Evidence suggests that purchasing products for ethical or political reasons␣also known as political consumerism␣may be gaining in importance. With (young) people’s declining voting rates and a general disinterest in political institutions, scholars and political elites alike are speculating on the evolution of citizenship. Research shows that citizens in countries like the UK see issue and life-style-based politics as increasingly relevant. These developments point to an interest in understanding political consumerism and its relationship to citizenship. Through analysis of a survey conducted among 1215 respondents in the UK, this article presents evidence in particular for youth’s notable presence online and their affinity for a particular strain of political consumerism identified as socially conscious consumption. It explores the relationship between this consumption and online and offline political participation. It discusses the potential for political consumerism to play a larger role in traditional political realms and particularly through the utilization of technology.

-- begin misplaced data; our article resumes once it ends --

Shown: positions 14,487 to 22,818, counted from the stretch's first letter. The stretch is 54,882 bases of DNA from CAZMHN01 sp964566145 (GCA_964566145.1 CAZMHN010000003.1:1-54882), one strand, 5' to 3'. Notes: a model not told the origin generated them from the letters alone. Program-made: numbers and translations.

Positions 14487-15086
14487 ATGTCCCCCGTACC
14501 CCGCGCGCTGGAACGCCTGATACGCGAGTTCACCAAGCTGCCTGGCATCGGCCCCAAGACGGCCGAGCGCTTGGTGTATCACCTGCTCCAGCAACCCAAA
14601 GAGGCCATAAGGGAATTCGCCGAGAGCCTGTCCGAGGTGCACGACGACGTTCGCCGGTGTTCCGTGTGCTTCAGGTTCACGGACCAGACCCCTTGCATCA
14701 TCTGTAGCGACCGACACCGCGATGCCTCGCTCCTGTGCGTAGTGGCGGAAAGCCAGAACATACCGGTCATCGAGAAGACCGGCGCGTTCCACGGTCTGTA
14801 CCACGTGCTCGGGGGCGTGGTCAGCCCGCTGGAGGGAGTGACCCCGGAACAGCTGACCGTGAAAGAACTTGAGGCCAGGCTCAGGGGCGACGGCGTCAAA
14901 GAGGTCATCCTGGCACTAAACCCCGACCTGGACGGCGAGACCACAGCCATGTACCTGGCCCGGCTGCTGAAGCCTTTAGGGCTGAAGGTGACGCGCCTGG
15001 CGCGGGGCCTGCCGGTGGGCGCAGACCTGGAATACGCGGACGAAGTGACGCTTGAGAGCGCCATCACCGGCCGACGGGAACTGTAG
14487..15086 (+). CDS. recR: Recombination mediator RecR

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doi.org/10.1177/0163443710394900, hdl.handle.net/1765/23179
ERMeCC - Erasmus Research Centre for Media, Communication and Culture
Media, Culture & Society
Department of Media and Communication

Ward, J.R, & Vreese, C. (2011). Political consumerism, young citizens and the Internet. Media, Culture & Society, 33(3), 399–413. doi:10.1177/0163443710394900